More than 100 people have died after days of flooding and landslides which swept away roads and homes in India and Nepal, authorities said.
On Wednesday, the official death toll in India rose to 85 and 11 missing, and in Nepal to 31 dead and 43 missing.
The Indian Meteorological Department on Tuesday extended and broadened its alert, predicting “heavy” to “very heavy” rainfall in the region over the next two days. In some places, more than 400mm of water fell on Monday.
In the northern Indian state of Uttarakhand, authorities said 46 people had died in recent days and 11 were missing.
In the southern coastal state of Kerala, local chief minister Pinarayi Vijayan said the death toll was 39.
About 30 of the victims in Uttarakhand were killed early on Tuesday in seven separate incidents in the worst-hit Nainital region after a series of landslides and infrastructure collapses caused by a massive downpour.
Five members of one family were buried in their house, said local official Pradeep Jain.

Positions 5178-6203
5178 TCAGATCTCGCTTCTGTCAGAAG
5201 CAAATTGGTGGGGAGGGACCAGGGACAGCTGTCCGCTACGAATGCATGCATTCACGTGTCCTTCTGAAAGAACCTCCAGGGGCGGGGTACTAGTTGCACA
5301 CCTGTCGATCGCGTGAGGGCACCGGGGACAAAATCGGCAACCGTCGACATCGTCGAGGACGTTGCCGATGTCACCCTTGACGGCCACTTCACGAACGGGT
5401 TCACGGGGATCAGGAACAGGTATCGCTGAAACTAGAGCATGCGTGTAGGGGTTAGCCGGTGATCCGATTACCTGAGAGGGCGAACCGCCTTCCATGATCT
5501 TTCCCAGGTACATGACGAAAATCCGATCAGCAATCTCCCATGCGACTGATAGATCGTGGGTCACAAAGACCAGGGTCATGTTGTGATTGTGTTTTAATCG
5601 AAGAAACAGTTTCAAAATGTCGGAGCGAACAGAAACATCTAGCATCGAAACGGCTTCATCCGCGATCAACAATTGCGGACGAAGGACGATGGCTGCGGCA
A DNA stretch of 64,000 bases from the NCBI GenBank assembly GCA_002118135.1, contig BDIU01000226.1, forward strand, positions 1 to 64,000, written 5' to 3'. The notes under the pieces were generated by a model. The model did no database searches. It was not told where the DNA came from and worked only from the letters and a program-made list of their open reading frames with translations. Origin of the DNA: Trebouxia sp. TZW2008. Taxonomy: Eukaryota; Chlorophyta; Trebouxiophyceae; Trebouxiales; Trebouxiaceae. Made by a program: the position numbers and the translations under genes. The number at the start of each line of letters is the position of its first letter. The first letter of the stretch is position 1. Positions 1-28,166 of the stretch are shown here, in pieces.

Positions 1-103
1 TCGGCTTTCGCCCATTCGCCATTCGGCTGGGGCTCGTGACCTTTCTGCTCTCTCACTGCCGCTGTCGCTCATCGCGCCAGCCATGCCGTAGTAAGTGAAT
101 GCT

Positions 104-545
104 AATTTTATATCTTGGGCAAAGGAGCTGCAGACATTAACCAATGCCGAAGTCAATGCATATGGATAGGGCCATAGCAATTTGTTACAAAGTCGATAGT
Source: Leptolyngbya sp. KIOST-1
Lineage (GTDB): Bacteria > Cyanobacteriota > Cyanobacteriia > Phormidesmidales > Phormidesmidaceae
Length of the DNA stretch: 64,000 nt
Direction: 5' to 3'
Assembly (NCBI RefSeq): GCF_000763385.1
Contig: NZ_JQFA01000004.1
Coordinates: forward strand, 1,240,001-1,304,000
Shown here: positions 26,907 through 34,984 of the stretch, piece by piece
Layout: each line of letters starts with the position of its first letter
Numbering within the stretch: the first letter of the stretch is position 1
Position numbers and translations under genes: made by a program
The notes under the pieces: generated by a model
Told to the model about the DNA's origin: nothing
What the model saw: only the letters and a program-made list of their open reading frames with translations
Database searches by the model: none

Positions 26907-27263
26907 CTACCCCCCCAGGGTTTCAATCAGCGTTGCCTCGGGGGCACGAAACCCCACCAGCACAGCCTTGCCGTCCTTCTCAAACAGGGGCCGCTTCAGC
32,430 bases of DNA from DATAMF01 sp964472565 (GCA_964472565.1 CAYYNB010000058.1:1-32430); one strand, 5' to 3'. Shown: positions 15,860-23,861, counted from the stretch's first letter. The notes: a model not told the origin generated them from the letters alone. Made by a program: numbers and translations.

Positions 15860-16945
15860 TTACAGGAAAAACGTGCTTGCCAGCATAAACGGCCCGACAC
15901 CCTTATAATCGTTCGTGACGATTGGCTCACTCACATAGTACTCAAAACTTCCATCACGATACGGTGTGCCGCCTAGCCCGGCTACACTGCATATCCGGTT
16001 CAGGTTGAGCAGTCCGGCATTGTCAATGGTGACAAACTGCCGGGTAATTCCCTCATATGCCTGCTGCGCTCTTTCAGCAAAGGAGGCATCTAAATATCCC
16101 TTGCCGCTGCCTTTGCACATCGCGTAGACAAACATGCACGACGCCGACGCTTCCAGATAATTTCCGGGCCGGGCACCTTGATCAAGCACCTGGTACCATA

Five other victims were killed in a landslide in the Almora district of northern Uttarakhand that engulfed their house under rocks and mud.
Due to weather warnings, authorities have ordered the closure of schools and banned all religious and tourist activities in the state.
Images broadcast on television and circulated on social media show residents making their way through knee-deep water near the tourist site of Nainital Lake, or the Ganges overflowing into the town of Rishikesh.
More than a hundred tourists were stranded in the resort of Ramgarh as the Kosi River flooded several localities.
In Nepal, Humkala Pandey, the government’s disaster management officer, said that “in the last three days, floods and landslides caused by heavy post-monsoon rains have claimed 31 lives across the country”.
“Forty-three people are missing,” she added. “It is still raining in many places. We are still compiling data on the ground. The death toll could still rise.”
Landslides regularly hit India’s northern Himalayas but experts say their numbers are increasing with global warming, melting glaciers, hydroelectric dam construction and deforestation.
In February, a flash flood devastated the Rishiganga valley in Uttarakhand, killing some 200 people. Only about 60 bodies were recovered.
According to weather forecasts, heavy rains are also expected to hit the southern Indian state of Kerala in the coming days, where floods have already killed more than 27 people since Friday.
Many dams in the tourist state were near the alert level, rivers were overflowing, and authorities evacuated thousands of people. After a brief respite on Tuesday, further heavy rainfall is expected over the next two days.
In 2018, nearly 500 people died in Kerala, which was ravaged by the worst floods in nearly a century.